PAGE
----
A judicial phone directory lists Roman as presiding over Department 63, but a receptionist says he works out of Department 61. The directory lists him as presiding over probable cause petitions and hearings, Americans with Disabilities Act cases and warrants.
McBrien still handles family law, emergency protective orders and disability claims.
Meanwhile, complaints of judicial misconduct continue to go up as the number of people to investigate them has gone down, says the commission’s director and chief counsel, Victoria Henley.
The commission considered a total of 1,245 complaints last year—a 75-percent increase over 30 years, according to annual reports.
While the commission’s 11-person membership has been unchanged since 1995, statewide budget cuts in 2003 and 2008 downsized the number of staff working for it, Henley said. “Today, we basically have 20 percent less staff than we did 15 years ago,” she said.
She says the biggest hit has been to investigations, which take more time to resolve. “They all tend to take longer,” Henley said.
Gov. Jerry Brown’s proposed budget would help a little. It includes the restoration of a staff counselor to conduct investigations and an administrative position to assist investigators.
For now, the vast majority of complaints are dismissed without inquiry.
Of the 1,245 complaints received in 2015, less than 12 percent were actively investigated. In all, more than 95 percent of complaints were resolved without disciplinary action.
Henley says there’s a reason for that.
“The overwhelming thing that people complain about is a legal ruling,” she told SN&R. “The majority of the cases get closed [without action] because there’s nothing more demonstrable than a person was dissatisfied with the ruling.”
Another 460 complaints last year fell outside of the commission’s purview.
Wessels believes the commission doesn’t do enough with the complaints it does investigate. For instance, he says he was never contacted by investigators regarding the allegations against Judge Roman, even though he was a victim of two confirmed instances of misconduct, and says he had information regarding other abuses.
“I’m disappointed the commission didn’t call me as a witness, because there were multiple instances where Judge Roman grossly abused his authority during those two cases—and three other cases I had the misfortune of trying before him,” he said.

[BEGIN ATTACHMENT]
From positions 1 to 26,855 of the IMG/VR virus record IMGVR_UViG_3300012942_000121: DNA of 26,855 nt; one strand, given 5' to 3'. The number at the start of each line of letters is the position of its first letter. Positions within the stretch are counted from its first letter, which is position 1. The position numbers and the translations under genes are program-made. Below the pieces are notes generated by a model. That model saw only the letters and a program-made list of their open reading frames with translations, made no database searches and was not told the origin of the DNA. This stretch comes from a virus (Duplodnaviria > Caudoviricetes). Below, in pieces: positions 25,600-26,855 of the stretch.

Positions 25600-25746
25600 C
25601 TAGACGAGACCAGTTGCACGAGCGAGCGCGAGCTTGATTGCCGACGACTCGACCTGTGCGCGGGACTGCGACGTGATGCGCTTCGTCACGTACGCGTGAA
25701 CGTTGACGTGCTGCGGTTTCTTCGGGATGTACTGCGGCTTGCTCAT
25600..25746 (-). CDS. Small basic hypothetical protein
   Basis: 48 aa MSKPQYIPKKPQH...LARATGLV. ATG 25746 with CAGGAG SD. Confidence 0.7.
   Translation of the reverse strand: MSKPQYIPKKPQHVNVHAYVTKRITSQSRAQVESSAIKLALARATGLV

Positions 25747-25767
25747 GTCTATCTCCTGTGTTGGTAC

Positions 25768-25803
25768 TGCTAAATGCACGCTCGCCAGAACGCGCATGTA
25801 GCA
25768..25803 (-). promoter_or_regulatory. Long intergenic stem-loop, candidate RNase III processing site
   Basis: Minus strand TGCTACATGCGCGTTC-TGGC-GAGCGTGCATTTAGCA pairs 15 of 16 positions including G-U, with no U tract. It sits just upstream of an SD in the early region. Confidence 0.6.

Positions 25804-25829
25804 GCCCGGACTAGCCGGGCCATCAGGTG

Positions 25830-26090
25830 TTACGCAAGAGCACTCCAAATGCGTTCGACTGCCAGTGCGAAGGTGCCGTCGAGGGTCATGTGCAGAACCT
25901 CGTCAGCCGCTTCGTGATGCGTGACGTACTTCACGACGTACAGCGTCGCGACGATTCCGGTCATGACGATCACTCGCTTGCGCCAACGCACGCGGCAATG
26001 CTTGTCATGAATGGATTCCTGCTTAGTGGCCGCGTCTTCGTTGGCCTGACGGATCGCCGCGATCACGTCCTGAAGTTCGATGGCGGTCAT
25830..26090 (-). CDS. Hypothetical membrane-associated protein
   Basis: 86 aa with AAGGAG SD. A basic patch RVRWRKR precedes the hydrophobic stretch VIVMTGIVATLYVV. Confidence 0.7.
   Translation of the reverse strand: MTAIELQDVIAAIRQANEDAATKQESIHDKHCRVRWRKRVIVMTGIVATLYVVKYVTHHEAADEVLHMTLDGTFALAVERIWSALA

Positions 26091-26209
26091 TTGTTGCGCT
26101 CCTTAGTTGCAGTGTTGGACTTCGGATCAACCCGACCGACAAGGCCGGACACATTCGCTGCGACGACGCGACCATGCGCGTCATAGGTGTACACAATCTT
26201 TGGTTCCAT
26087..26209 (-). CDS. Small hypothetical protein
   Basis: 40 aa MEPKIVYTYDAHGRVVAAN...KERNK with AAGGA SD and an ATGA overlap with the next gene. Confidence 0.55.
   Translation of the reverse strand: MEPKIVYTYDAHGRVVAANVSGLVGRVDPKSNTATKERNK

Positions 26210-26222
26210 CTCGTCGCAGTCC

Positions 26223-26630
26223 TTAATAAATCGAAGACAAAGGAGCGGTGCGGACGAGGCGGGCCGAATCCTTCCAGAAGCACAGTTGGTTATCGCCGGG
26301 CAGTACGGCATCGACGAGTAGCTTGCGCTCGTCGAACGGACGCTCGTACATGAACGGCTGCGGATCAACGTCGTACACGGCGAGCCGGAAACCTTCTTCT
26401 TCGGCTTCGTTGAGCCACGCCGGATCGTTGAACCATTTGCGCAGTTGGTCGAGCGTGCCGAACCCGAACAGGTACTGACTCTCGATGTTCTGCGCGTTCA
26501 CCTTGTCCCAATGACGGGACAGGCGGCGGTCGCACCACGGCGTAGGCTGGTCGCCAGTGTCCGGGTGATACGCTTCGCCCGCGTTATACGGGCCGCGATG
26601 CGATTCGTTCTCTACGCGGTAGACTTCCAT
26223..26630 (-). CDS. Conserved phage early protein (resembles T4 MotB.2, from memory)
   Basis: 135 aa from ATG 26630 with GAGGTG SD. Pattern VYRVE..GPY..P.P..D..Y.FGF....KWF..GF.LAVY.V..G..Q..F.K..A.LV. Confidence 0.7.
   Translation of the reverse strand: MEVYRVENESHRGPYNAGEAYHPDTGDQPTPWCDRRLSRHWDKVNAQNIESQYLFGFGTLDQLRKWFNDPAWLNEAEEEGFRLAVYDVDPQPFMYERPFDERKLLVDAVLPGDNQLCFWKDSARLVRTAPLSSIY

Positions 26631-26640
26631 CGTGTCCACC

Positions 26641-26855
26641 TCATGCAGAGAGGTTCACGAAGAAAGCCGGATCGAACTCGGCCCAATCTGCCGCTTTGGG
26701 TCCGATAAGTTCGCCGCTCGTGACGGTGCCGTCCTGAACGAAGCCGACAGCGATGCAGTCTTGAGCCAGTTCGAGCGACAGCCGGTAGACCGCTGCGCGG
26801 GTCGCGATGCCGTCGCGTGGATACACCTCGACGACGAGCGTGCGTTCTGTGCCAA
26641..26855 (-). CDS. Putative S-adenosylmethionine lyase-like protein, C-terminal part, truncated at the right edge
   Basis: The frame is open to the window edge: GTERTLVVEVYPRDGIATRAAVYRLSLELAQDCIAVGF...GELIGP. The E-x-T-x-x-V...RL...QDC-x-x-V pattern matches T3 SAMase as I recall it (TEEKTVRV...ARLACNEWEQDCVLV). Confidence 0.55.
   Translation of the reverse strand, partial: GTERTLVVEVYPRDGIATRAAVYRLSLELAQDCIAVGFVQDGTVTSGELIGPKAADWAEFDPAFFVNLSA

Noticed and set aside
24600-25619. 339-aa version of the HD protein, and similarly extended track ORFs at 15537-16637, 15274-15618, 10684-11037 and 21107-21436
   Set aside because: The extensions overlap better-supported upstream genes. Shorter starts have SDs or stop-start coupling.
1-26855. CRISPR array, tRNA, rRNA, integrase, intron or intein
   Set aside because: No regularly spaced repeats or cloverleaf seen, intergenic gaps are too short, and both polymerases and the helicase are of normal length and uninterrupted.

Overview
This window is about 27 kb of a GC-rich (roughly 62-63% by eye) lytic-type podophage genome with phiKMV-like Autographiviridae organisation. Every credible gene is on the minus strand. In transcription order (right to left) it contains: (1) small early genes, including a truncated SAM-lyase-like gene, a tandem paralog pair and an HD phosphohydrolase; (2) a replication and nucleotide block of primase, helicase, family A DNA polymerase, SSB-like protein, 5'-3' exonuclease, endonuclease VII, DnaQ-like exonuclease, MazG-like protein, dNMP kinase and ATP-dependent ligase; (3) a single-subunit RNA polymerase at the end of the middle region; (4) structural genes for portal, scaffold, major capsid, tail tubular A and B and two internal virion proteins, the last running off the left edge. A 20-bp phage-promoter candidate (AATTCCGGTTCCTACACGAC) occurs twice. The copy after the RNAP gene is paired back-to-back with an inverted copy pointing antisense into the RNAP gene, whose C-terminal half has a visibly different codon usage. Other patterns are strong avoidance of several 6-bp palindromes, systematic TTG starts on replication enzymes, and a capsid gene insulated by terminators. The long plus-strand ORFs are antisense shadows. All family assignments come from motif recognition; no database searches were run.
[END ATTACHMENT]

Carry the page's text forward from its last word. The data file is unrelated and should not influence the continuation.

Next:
For the most part, the commission relies on outside parties to notify it of potentially bad judges, Henley said. It doesn’t go looking for judicial misconduct, though it will sometimes open an investigation based on media reports or a strongly worded decision from an appeals court.
Henley explained that the commission’s response to such misconduct can be delayed because people don’t always complain in a timely manner and the commission generally avoids starting an investigation while the court case that may have inspired it is still pending before the judge.
“We usually hold off until the case is over,” she said.
Henley also confirmed that the commission doesn’t have the resources to obtain copies of critical court documents in the cases it investigates.
“Court transcripts are probably the most expensive of the court documents we need,” she wrote in a follow-up email. “Typically we request them from the judge and do not pay for them.”
“How in the world can they investigate anything without getting copies of case files?” Wessels wondered.
Even so, the commission has censured seven superior court justices this year, including six public admonishments, which rank on the lower end of available disciplinary actions. The harshest form, ordering a judge’s removal from office, occurred late last year, when Tulare County Judge Valeriano Saucedo was stripped of his gavel for a series of actions that amounted to bullying his courtroom clerk into a romantic relationship.
Saucedo’s questionable conduct dated back to 2013.
Wessels isn’t currently practicing law. The state bar website shows that he had his law license suspended in 2015, but reinstated on April 25. At the tail end of a 30-year career in family law, Wessels says he’s considering filing formal charges against Roman and is less fearful of the possible repercussions.
“At this point, I really don’t care if the other judges blackball me. The problem is my clients get hurt,” he said. “Judge Roman is a loose cannon.”